Maxey:

Touching sin, God has no positive will, but only in regard of former sins a privation of his grace. To be short: God does harden, as Saint Augustine says: Non malum obtrudendo, sed gratiam non conscendo, not by causing us to commit sin, but by not granting unto us his grace. I, but how comes it to pass, that we as well as others, are not partakers of God’s grace? why have we not also his good Spirit to direct and guide us? Saint Augustine makes it plain again, Non ideo non habet homo Deus non dat, sed quia homo non acipit: men become hardened, and want the spirit of grace, why? Not because God does not offer it unto them, but because they receive it not, when it is offered. For example: One of us being sick and like to die, the physician knowing our case, he takes with him some preservative to comfort us, and comes to the door and knocks; if we will not or be not able to let him in, we perish and dye, and the cause is not in the physician, but in ourselves that let him not in, amartema nosema. Sin is a disease, whereof we are all sick, for we have all sinned: Romans 6:12. verse. Christ is the Physician of our souls: Venit de cœlo magnus medicus, quia per totum ubique iacebit agrotus. Christ the great Physician came down from heaven, because all mankind was generally infected. He comes to the door of our hearts ad knocks, Reve. 3:20, “Behold, I stand at the door and knock.” He brings with him arton tes zoes, the bread of life [John 6:35.], his eternal word to comfort us, if we let him in, if we open the door of our hearts, he will come in and sup with us, as he did with Mary [Luke 10.], and forgive us all our sins; but if we will not, or through long contagion of our sin be not able to let Christ in, we die in our sins and the case is evident, not because Christ does not offer grace, and comfort unto us, but because we receive it not, when it is offered, Merito perit agrotus qui non medicum vocat, sed ultre venientem respuit, worthily does that sick patient perish, who will neither send for the physician himself, nor accept of his help when it is offered.

More plainly thus, in the 14. Of Saint Matthew. Our Saviour walking on the sea, he bid Saint Peter come unto him, who walking on the water, seeing storm and tempest arise, his heart fainted, and he began to sink: upon his cry unto our Saviour, he presently stretched forth his hand, took him into the ship, and saved him. This world (we know by daily experience) it is a sea of trouble and misery: our Saviour (as he said to Saint Peter) so most lovingly he wills everyone of us to come unto him: as we walk, storms and tempests do arise, through frailty of our flesh, and the weakness of our faith, we begin to sink, our Saviour he stretches forth his hand, he gives us organon organōm his Word and Sacraments, the good motions of his Spirit, to save us from sinking, and to keep us in the ship of his Church: if we refuse these means, we perish, we sink in our sins, why? not because Christ does not most kindly put forth his hand unto us, but because in want and distress we lay not hold upon him, “This is condemnation, that light is come into the world, men refuse it, and love darkness more than light,” [John 3:19.]. Our blessed Saviour with great loving kindness he does invite all men to his great supper, if we make excuses, or willfully refuse to come, he may justly pronounce, “none of those that were bidden shall ever taste of my supper.”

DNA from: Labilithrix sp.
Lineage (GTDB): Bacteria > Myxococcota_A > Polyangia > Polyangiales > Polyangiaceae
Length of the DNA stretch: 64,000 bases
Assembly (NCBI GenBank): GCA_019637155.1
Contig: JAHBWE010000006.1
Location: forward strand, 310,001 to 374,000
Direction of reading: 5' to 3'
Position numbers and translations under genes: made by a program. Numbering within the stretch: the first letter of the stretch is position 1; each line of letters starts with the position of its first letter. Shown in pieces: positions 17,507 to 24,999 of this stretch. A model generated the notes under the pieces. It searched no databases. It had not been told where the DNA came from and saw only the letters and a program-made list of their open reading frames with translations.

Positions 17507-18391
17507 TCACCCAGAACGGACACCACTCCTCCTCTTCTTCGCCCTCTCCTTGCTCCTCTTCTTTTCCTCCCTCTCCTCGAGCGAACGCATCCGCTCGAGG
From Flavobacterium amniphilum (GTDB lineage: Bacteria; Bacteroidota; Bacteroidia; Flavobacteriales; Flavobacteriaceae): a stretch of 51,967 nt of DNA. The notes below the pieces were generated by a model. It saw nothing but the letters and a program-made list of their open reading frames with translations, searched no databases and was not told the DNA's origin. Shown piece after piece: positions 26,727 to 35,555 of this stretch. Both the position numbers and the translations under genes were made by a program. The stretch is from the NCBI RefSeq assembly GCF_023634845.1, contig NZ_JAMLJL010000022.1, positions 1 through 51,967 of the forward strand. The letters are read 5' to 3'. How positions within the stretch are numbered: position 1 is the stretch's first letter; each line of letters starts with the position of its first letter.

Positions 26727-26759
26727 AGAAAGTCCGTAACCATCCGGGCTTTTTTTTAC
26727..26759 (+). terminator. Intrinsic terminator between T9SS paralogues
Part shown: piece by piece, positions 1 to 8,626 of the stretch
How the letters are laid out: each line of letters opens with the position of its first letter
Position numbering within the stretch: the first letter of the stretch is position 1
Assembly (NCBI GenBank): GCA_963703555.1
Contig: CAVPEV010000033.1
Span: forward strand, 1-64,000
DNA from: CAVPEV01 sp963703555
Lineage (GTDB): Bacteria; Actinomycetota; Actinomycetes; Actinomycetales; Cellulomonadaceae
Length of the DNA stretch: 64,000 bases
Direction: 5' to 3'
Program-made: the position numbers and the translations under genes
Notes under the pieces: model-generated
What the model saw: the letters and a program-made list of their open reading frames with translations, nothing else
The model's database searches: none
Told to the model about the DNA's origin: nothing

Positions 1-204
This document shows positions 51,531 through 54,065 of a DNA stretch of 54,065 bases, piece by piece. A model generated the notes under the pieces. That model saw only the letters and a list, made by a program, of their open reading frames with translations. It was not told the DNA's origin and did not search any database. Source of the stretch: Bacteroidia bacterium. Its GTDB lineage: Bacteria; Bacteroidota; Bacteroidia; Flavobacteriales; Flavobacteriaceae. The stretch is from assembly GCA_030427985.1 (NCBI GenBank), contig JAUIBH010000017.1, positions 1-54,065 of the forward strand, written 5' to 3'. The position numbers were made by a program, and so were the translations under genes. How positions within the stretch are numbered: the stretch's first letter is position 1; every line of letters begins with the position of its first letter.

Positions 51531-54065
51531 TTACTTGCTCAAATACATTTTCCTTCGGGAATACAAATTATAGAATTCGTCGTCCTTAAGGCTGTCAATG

Anthony Maxey, The Goulden Chaine of Mans Salvation (London: Printed by T.E. for Clement Knight, dwelling in Paules Church-yard, at the signe of the holy Lambe, 1607), 72-75 [Pages numbered manually.] [Some spelling modernized; italics original; Greek transliterated; marginal references cited inline; and underlinning mine.]

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